50 First Dates
Director: Peter Segal
Henry Roth (Adam Sadler) is a confirmed bachelor when he meets Lucy Whitmore (Drew Barrymore). They hit it off and plan to meet again the next day. When they do, Lucy has no idea who Henry is. It turns out that Lucy suffered a head injury years ago that causes her, as she sleeps at night, to forget everything that's happened since the accident.
Henry gets a unique lesson in how and why we form relationships as he meets Lucy each day, from her perspective always for the first time. For example, he tries the strategy of emphasizing their similarities by demonstrating that he, like Lucy, is interested in making little houses out of waffles (she is unimpressed and rejects him). In another scene, Henry tries to connect with Lucy through disclosure by confessing that he's illiterate (which he's not, but she's moved by the attempt). Henry also uses complementarity to attempt to attract Lucy. Knowing she's a strong person, he pretends to be weak by having a friend mug him so Lucy can save him. When he learns about her fondness for lilies, he tries rewards by bringing her a large bouquet of the flowers.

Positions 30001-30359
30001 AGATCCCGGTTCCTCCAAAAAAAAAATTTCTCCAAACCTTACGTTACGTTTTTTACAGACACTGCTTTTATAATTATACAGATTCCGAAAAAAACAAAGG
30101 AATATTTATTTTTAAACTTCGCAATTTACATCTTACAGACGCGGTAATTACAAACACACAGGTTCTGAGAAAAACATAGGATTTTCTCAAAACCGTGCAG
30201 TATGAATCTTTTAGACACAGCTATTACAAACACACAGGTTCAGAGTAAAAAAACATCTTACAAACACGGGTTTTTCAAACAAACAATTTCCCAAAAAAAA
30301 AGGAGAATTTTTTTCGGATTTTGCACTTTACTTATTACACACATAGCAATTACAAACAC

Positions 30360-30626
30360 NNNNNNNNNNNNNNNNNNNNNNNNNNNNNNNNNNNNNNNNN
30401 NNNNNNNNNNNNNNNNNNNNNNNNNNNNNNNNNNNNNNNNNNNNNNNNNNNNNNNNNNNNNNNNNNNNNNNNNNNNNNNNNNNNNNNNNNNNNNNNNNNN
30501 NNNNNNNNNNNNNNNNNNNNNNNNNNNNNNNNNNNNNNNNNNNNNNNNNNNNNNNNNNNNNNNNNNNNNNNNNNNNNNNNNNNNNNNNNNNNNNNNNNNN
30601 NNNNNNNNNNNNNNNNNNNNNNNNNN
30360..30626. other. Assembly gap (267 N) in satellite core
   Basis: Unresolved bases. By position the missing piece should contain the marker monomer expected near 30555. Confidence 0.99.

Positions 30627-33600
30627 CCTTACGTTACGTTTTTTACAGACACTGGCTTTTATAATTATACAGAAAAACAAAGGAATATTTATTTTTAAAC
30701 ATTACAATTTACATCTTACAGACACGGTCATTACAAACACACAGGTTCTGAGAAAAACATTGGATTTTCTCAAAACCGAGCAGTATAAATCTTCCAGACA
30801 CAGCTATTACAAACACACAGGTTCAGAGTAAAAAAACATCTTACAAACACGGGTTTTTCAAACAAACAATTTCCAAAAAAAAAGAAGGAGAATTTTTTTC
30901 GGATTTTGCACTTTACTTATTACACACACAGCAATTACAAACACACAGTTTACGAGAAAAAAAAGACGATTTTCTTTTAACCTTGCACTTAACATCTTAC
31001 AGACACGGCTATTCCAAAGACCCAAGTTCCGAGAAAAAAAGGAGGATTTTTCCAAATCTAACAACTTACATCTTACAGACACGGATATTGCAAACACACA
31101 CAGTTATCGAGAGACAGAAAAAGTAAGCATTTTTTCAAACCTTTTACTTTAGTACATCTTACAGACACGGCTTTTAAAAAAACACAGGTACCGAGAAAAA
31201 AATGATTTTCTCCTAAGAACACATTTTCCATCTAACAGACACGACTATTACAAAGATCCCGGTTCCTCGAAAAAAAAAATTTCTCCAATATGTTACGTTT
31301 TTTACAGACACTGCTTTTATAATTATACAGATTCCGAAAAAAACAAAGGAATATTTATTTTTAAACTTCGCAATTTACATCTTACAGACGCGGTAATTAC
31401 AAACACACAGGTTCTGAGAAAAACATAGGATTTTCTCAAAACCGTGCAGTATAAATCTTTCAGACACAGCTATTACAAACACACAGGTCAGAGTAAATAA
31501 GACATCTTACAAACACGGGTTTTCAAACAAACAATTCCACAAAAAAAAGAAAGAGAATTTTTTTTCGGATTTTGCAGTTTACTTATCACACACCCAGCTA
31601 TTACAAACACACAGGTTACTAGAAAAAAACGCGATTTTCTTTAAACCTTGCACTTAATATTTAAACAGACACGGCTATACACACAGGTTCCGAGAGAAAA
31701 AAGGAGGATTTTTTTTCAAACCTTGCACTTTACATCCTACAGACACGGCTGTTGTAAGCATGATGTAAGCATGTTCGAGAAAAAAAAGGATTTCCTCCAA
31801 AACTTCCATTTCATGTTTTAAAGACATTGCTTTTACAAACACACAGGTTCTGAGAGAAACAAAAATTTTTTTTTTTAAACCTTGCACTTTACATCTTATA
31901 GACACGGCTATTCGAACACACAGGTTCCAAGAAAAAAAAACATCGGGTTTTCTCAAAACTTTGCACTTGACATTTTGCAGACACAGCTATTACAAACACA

While Henry gets the chance to work on his ability to attract Lucy day after day, the asymmetry between their experiences presents a problem. For Lucy, each day involves the initiating and experimenting stages of relational development. Henry is soon ready for the intensifying stage and beyond. To solve the problem, Henry creates videotapes for Lucy to watch first thing each morning to catch her up on the relationship. This allows them to begin each day at the intensifying stage, providing the opportunity to move on toward integrating.
To see whether Henry and Lucy overcome their perpetual challenges and move on to bonding, you will need to see the film. But even without knowing the conclusion, 50 First Dates shows what it would...